When you look at the global response to the threat of ISIS, a glaring gap is the cyber domain.
The internet has been critical to the terrorist group's success. It allows it to communicate unfiltered to the rest of the world, for onward mass dissemination by the media. It helps the group radicalise and recruit fighters and financiers. It also allows recruits to organise and network in the field and maintain ties when they return to their countries of origin.
For these and other reasons, ISIS's command of cyberspace needs to be aggressively contested, as I argued in this recent paper.
Yet some counter-propaganda efforts have been shown to have questionable impact, and others risk making things worse. There are, however, multiple ways to combat ISIS online, including:
- Structural disruption: current efforts to hinder ISIS communications online are rudimentary. Twitter began deactivating ISIS accounts in September last year, but as my Brookings colleague JM Berger recently showed, this hasn't worked because it failed to grasp how ISIS is using Twitter. A more informed approach would make it much harder for ISIS to communicate and recruit.
- Targeted counter-propaganda: in a brilliant piece in The Atlantic, Graham Wood makes the case that the key to understanding ISIS is discerning its interpretation of Islam. This includes the revival of what ISIS calls '"the Prophetic methodology," which means following the prophecy and example of Muhammad, in punctilious detail.' It is readily apparent that ISIS's ideology is bankrupt, but the centrality of its archaic interpretation of Islam makes it even more important (and easier) to highlight its hypocrisy. The State Department has started, but there is scope for a much more targeted local response and to join up efforts.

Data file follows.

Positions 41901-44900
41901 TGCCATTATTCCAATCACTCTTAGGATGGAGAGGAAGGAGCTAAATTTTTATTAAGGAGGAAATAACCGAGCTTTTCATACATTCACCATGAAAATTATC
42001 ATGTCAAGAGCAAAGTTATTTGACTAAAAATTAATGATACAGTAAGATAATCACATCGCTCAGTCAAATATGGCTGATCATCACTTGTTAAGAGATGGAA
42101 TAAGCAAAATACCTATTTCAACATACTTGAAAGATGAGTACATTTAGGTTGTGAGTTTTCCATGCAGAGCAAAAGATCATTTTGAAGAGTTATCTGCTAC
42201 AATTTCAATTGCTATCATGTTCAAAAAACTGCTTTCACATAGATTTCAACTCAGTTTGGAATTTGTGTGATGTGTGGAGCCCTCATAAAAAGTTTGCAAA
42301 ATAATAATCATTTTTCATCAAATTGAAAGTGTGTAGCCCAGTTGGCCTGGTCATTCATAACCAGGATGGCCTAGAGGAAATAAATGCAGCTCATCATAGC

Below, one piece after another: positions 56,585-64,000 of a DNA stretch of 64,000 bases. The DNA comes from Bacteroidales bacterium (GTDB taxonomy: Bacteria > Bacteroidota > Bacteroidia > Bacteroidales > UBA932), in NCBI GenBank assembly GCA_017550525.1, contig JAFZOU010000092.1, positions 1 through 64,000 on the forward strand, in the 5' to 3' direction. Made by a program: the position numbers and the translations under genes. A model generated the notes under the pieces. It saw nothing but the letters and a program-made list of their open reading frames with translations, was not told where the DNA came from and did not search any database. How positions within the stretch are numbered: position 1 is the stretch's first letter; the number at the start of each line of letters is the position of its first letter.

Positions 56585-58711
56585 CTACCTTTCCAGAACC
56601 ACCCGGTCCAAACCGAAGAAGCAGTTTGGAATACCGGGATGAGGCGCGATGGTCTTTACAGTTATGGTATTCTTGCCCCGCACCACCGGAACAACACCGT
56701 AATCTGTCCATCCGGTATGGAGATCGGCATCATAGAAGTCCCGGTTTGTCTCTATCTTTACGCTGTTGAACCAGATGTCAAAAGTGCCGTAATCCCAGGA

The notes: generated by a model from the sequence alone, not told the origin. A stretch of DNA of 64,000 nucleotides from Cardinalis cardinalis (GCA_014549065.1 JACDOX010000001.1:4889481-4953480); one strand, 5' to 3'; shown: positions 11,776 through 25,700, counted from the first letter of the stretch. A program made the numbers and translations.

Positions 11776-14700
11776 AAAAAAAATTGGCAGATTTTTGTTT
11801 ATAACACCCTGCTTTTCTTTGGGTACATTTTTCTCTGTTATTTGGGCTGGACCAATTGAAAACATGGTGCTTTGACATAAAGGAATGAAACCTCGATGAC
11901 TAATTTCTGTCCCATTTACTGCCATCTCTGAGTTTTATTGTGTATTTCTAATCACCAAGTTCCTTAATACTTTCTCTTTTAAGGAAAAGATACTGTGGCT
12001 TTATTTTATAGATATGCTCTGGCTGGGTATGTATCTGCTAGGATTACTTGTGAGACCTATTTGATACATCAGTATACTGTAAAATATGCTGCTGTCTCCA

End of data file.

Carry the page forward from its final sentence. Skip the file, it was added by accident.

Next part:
- Regional cooperation: Australia is not alone in needing to combat ISIS online. The State Department has already announced a partnership with the UAE to combat ISIS online and others are keen to join forces.
In June last year, TIME dubbed Australia 'the biggest per capita contributor of foreign jihadists to ISIS'. Given this, and the fact ISIS and its members continue to exploit the internet almost unchallenged, it makes sense for Australia to make a modest investment in an ICT offensive to complement other efforts. The Government's announcement of $18 million to do just this is right on point. It is critical that it be implemented effectively, that it draws on top tier technical and area expertise, and that it leverages existing resources, including the emerging efforts of other countries.
Photo courtesy of Flickr user U.S. Department of State.